|The first excerpt represents the element of Air. It speaks of mental influences and the process of thought, and is drawn from Astoria by Washington Irving:
dried meat, and send it by canoes to Astoria.
The month of October elapsed without the return of the Beaver.
November, December, January, passed away, and still nothing was
seen or heard of her. Gloomy apprehensions now began to be
entertained: she might have been wrecked in the course of her
coasting voyage, or surprised, like the Tonquin, by some of the
treacherous tribes of the north.
No one indulged more in these apprehensions than M'Dougal, who
had now the charge of the establishment. He no longer evinced the
bustling confidence and buoyancy which once characterized him.
Command seemed to have lost its charms for him, or rather, he
|The second excerpt represents the element of Fire. It speaks of emotional influences and base passions, and is drawn from Edition of The Ambassadors by Henry James:
the author's heart in his mouth. Such an element, for instance, as
his intention that Mrs. Newsome, away off with her finger on the
pulse of Massachusetts, should yet be no less intensely than
circuitously present through the whole thing, should be no less
felt as to be reckoned with than the most direct exhibition, the
finest portrayal at first hand could make her, such a sign of
artistic good faith, I say, once it's unmistakeably there, takes
on again an actuality not too much impaired by the comparative
dimness of the particular success. Cherished intention too
inevitably acts and operates, in the book, about fifty times as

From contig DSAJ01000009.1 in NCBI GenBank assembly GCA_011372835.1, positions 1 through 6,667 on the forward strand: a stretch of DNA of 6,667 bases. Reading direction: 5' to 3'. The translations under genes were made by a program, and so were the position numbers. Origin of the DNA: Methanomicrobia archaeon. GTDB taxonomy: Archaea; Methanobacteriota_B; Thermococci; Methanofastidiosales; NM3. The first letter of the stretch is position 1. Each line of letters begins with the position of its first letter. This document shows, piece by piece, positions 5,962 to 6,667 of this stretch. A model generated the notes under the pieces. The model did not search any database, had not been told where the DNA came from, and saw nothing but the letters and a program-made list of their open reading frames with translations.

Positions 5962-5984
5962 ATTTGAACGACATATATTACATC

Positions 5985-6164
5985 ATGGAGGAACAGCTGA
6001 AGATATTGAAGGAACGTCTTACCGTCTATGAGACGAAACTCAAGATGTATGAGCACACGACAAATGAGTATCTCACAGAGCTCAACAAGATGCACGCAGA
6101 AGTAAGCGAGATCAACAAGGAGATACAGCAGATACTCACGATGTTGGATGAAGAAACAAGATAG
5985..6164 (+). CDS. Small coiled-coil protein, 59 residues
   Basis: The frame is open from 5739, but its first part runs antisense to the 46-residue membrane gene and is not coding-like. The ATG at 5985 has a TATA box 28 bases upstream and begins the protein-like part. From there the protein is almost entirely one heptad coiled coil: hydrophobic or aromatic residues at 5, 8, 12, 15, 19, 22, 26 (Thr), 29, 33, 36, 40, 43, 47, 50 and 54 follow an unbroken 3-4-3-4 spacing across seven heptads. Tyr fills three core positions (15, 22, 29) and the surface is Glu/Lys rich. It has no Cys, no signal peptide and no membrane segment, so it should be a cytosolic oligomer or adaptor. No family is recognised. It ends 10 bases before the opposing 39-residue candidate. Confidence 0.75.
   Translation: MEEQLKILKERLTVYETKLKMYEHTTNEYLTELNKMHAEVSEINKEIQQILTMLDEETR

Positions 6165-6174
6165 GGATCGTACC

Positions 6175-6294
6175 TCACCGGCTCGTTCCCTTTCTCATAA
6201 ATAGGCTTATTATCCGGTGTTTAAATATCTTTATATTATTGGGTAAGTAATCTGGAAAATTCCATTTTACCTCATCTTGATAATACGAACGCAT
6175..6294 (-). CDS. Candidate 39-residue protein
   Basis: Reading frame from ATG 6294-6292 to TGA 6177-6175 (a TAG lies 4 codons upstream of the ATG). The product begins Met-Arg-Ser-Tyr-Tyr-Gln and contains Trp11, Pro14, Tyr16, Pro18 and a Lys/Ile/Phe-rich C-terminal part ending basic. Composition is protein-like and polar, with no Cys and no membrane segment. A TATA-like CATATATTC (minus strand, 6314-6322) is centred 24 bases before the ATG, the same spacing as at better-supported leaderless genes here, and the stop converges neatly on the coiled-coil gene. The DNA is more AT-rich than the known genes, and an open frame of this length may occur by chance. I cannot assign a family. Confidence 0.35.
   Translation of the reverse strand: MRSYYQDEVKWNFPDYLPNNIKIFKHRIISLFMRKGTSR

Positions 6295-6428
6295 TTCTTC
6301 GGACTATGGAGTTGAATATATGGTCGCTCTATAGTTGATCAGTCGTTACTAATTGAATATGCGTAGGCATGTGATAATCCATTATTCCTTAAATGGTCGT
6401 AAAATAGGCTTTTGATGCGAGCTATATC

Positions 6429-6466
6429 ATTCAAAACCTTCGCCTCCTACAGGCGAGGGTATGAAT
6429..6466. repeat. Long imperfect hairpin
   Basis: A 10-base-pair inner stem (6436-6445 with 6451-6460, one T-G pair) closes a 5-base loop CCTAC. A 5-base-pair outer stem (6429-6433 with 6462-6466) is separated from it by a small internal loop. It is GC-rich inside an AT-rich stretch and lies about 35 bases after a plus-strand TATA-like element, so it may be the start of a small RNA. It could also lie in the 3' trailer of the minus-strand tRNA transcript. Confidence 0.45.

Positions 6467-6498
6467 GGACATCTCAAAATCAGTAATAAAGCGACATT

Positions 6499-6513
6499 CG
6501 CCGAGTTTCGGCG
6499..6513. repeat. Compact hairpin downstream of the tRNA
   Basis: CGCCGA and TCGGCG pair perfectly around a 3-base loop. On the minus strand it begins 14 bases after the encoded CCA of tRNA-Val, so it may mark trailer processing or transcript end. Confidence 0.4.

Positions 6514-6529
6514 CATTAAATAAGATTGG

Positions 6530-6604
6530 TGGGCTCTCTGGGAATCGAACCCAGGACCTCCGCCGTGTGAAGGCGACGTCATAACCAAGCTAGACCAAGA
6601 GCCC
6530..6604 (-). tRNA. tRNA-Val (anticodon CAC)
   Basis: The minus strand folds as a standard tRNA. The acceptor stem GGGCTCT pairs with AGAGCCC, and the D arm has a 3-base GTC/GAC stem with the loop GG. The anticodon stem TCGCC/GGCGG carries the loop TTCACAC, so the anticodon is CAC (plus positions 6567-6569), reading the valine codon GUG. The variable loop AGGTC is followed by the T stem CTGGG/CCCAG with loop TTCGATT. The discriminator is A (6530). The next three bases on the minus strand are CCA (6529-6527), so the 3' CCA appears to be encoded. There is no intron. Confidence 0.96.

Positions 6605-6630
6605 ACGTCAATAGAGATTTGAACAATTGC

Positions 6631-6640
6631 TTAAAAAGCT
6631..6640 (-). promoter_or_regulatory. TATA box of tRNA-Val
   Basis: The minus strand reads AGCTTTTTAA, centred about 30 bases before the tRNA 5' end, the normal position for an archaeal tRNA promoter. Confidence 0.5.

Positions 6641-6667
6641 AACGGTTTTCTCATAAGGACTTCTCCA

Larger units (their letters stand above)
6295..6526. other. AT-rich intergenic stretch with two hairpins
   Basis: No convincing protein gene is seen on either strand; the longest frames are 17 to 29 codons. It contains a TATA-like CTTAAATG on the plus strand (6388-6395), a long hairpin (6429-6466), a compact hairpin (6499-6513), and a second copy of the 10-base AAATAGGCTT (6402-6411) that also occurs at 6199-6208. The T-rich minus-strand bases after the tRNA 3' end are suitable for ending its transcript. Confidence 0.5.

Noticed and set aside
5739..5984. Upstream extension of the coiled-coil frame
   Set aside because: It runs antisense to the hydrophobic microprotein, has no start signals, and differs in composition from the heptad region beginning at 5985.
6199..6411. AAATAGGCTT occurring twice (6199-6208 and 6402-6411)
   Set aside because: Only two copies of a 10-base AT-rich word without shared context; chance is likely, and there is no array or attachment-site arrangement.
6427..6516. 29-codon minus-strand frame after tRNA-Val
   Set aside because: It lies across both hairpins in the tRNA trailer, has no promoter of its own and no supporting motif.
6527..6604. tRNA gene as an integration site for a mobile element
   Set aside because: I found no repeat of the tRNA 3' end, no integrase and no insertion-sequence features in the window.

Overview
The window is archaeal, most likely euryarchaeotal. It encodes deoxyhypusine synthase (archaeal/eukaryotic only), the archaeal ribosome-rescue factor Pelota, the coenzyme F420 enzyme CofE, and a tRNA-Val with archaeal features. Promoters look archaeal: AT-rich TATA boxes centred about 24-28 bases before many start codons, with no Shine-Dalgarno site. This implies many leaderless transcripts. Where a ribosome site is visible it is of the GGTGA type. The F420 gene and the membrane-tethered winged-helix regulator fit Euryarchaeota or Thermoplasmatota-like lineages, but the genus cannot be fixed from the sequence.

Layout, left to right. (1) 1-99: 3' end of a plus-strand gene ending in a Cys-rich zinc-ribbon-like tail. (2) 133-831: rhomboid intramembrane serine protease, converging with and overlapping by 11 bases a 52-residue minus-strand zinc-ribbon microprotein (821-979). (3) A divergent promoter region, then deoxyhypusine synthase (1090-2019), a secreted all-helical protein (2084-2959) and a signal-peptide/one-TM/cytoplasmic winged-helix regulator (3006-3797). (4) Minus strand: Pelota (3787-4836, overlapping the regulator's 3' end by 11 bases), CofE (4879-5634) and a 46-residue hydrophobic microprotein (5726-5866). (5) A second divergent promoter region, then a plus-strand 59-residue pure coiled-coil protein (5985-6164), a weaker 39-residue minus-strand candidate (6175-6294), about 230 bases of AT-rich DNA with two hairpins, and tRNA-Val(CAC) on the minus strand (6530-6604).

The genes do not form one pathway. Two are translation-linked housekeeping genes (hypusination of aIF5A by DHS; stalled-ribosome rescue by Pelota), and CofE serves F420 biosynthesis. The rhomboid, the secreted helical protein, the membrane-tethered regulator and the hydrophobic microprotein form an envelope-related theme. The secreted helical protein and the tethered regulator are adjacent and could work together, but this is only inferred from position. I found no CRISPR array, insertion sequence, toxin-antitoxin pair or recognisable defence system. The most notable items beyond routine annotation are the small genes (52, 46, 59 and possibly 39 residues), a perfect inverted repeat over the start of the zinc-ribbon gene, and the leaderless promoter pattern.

little as I had fondly dreamt it might; but that scarce spoils for
|The third excerpt represents the element of Water. It speaks of pure spiritual influences and feelings of love, and is drawn from Michael Strogoff by Jules Verne:
"No," answered the Tsigane, with a look of savage joy,
"I do not know him; but his mother knows him. Ivan,
we must make his mother speak."
"To-morrow she shall speak!" cried Ogareff. So say-
ing, he extended his hand to the Tsigane, who kissed it; for
there is nothing servile in this act of respect, it being usual
among the Northern races.
Sangarre returned to the camp. She found out Nadia
and Marfa Strogoff, and passed the night in watching them.
Although worn out with fatigue, the old woman and the
girl did not sleep. Their great anxiety kept them awake.
|The fourth excerpt represents the element of Earth. It speaks of physical influences and the impact of the unseen on the visible world, and is drawn from The Bickerstaff-Partridge Papers by Jonathan Swift:
brought me that he was past hopes: Upon which, I prevailed with
myself to go and see him, partly out of commiseration, and I
confess, partly out of curiosity. He knew me very well, seem'd
surpriz'd at my condescension, and made me compliments upon it as
well as he could, in the condition he was. The people about him
said, he had been for some time delirious; but when I saw him, he
had his understanding as well as ever I knew, and spake strong
and hearty, without any seeming uneasiness or constraint. After I
told him how sorry I was to see him in those melancholy
circumstances, and said some other civilities, suitable to the
occasion, I desired him to tell me freely and ingeniously,